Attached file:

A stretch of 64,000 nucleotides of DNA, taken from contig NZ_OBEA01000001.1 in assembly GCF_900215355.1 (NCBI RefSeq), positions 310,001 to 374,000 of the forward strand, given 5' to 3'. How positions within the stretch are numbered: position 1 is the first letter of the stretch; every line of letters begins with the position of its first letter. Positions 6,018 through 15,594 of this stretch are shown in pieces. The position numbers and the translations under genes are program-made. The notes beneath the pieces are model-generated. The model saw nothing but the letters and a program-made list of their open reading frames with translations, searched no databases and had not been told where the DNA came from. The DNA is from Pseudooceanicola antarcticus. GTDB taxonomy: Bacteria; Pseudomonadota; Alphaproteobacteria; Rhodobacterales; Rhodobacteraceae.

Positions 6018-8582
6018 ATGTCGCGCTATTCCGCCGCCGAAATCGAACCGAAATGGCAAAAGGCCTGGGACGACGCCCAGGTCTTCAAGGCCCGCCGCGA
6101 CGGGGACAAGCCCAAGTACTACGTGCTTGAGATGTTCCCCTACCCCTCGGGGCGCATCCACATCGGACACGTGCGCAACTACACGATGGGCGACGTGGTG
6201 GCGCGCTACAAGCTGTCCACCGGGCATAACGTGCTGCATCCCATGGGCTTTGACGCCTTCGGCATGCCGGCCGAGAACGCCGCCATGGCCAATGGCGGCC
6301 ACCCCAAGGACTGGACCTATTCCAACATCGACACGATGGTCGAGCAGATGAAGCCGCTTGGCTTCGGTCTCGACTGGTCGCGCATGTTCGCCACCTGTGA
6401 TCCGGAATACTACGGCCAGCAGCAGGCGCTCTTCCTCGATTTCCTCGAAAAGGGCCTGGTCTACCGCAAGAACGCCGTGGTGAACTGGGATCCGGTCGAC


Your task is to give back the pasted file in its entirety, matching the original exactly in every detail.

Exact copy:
A stretch of 64,000 nucleotides of DNA, taken from contig NZ_OBEA01000001.1 in assembly GCF_900215355.1 (NCBI RefSeq), positions 310,001 to 374,000 of the forward strand, given 5' to 3'. How positions within the stretch are numbered: position 1 is the first letter of the stretch; every line of letters begins with the position of its first letter. Positions 6,018 through 15,594 of this stretch are shown in pieces. The position numbers and the translations under genes are program-made. The notes beneath the pieces are model-generated. The model saw nothing but the letters and a program-made list of their open reading frames with translations, searched no databases and had not been told where the DNA came from. The DNA is from Pseudooceanicola antarcticus. GTDB taxonomy: Bacteria; Pseudomonadota; Alphaproteobacteria; Rhodobacterales; Rhodobacteraceae.

Positions 6018-8582
6018 ATGTCGCGCTATTCCGCCGCCGAAATCGAACCGAAATGGCAAAAGGCCTGGGACGACGCCCAGGTCTTCAAGGCCCGCCGCGA
6101 CGGGGACAAGCCCAAGTACTACGTGCTTGAGATGTTCCCCTACCCCTCGGGGCGCATCCACATCGGACACGTGCGCAACTACACGATGGGCGACGTGGTG
6201 GCGCGCTACAAGCTGTCCACCGGGCATAACGTGCTGCATCCCATGGGCTTTGACGCCTTCGGCATGCCGGCCGAGAACGCCGCCATGGCCAATGGCGGCC
6301 ACCCCAAGGACTGGACCTATTCCAACATCGACACGATGGTCGAGCAGATGAAGCCGCTTGGCTTCGGTCTCGACTGGTCGCGCATGTTCGCCACCTGTGA
6401 TCCGGAATACTACGGCCAGCAGCAGGCGCTCTTCCTCGATTTCCTCGAAAAGGGCCTGGTCTACCGCAAGAACGCCGTGGTGAACTGGGATCCGGTCGAC